Jean-Claude Juncker has made a successful start.
As he handed out precise tasks to his new Commissioners he indicated to them that Europe now has a 29th Member State, i.e.the 25 million unemployed, and that this has to mobilise all of their energies and employ all of their time. With this he has confirmed his priority: reviving the European economy.
To succeed he has overturned all of the accepted conventions. The Commission will have an executive of 7 Vice-Presidents who have authority over the others in order to rise to the obvious challenges of stimulating new growth for jobs, the digital economy, energy and climate, and the deepening of the Economic and Monetary Union. A specific Commissioner will be responsible for migration. A first Vice-President - another novelty - will for his part have authority over all of the others and ensure that there is better regulation - in other words less bureaucracy. This is because the new President of the Commission wants his College to devote itself to what is vital and exclude the superfluous. This new executive comprises five former Prime Ministers who have been successful in their own countries, which are generally small. This means that the new realities of Europe are being taken into account.
These were the proposals that we - along with others - had published and have been requesting for a long time. They reflect his independence and demolish the ignorant comments whereby some - countries, parties, lobbies - tried to ascertain "who had won, who had lost".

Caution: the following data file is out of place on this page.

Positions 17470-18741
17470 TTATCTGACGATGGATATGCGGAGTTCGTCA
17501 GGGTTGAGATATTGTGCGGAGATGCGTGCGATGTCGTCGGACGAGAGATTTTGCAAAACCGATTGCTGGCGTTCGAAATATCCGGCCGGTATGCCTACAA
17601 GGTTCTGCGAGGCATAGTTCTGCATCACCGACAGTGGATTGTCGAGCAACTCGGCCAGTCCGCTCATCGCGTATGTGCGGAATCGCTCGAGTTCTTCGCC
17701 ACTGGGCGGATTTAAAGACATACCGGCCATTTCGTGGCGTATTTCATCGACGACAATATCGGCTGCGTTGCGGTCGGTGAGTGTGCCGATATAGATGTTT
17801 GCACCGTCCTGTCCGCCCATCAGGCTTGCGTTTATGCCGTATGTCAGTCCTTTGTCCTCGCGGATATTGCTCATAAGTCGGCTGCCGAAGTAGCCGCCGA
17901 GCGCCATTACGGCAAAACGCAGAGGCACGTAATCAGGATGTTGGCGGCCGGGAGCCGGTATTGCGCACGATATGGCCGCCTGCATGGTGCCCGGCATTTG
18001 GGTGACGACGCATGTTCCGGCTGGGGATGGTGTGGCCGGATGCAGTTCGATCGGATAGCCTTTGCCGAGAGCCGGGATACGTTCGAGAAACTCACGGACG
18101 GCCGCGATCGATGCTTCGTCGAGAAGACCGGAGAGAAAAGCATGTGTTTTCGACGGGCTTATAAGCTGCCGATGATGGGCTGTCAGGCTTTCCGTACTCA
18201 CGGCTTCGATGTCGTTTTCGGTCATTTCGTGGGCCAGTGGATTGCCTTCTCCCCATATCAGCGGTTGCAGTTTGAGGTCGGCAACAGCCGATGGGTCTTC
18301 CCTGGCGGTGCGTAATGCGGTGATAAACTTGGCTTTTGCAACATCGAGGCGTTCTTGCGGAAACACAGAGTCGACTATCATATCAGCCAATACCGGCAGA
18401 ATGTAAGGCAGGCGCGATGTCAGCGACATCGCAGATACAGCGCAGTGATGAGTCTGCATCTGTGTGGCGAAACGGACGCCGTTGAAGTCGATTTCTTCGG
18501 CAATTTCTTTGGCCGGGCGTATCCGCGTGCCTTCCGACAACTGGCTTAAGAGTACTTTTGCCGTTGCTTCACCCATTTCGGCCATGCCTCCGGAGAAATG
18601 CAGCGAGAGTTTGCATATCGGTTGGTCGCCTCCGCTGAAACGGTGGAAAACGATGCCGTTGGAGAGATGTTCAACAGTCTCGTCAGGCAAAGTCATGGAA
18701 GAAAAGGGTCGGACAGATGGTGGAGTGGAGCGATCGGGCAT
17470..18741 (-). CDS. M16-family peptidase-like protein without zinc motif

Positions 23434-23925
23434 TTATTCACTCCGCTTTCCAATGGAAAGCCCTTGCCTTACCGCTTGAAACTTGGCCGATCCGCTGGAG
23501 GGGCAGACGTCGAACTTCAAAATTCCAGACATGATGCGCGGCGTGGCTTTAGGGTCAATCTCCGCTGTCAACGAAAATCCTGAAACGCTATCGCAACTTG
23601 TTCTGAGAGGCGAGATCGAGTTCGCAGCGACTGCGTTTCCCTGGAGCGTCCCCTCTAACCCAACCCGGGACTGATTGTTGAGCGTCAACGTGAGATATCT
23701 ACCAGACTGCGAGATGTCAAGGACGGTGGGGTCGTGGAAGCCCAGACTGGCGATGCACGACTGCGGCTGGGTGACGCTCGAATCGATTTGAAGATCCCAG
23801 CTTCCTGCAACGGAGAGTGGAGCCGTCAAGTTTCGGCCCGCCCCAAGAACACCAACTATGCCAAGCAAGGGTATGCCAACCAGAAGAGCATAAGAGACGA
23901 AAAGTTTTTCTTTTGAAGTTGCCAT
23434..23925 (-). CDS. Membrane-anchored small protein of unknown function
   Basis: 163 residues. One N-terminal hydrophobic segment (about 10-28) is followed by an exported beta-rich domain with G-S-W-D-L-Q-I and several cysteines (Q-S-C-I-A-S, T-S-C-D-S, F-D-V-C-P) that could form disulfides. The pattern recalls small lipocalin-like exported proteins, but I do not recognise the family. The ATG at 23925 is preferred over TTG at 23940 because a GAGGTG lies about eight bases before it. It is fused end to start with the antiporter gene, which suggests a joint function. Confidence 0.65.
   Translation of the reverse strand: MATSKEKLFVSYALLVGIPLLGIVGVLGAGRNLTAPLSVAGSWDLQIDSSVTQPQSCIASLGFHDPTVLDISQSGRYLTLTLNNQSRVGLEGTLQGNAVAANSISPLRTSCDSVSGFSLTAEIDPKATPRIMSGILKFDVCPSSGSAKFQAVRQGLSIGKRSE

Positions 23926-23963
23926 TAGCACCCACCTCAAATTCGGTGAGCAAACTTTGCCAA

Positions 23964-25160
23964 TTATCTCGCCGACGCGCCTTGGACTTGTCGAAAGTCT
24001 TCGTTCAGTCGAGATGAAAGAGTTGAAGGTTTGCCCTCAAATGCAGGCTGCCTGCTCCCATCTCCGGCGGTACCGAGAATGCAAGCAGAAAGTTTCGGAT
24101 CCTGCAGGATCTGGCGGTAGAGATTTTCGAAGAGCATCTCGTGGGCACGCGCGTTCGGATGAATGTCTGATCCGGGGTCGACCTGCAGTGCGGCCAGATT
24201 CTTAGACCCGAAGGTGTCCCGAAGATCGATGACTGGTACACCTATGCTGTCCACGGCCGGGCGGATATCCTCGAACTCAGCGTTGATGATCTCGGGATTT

According to the treaties the Commission comprises high level profiles who are at the exclusive service of the common interest and not representatives of the various States. It is high time we remembered this.
It remains to succeed in making the changes that Jean-Claude Juncker, quite rightly, wants and introduce into Brussels' practice what he calls new working methods. In his opinion the Commissioners are political and not administrative leaders, who should be working in a team and speak with one voice - focusing on priorities which have been ratified by the European Parliament and in agreement with those of the European Council, (Heads of State and government). The Commission's communication service and its departments, which is not a punitive body, are being reformed in depth as a result.
These real changes, which are difficult to criticize, will be the focus of exegesis and study but they reflect the urgent requirement for an electro-shock to rise to the threat that weighs heavily on the European project. We now hope that the European Parliament will be up to it and share this vision and that the capitals of Europe will play the game, in other words that they will assume their responsibilities.
The Commission now has a leader and that is good news.
It might be that the institutions of Europe have found theirs too.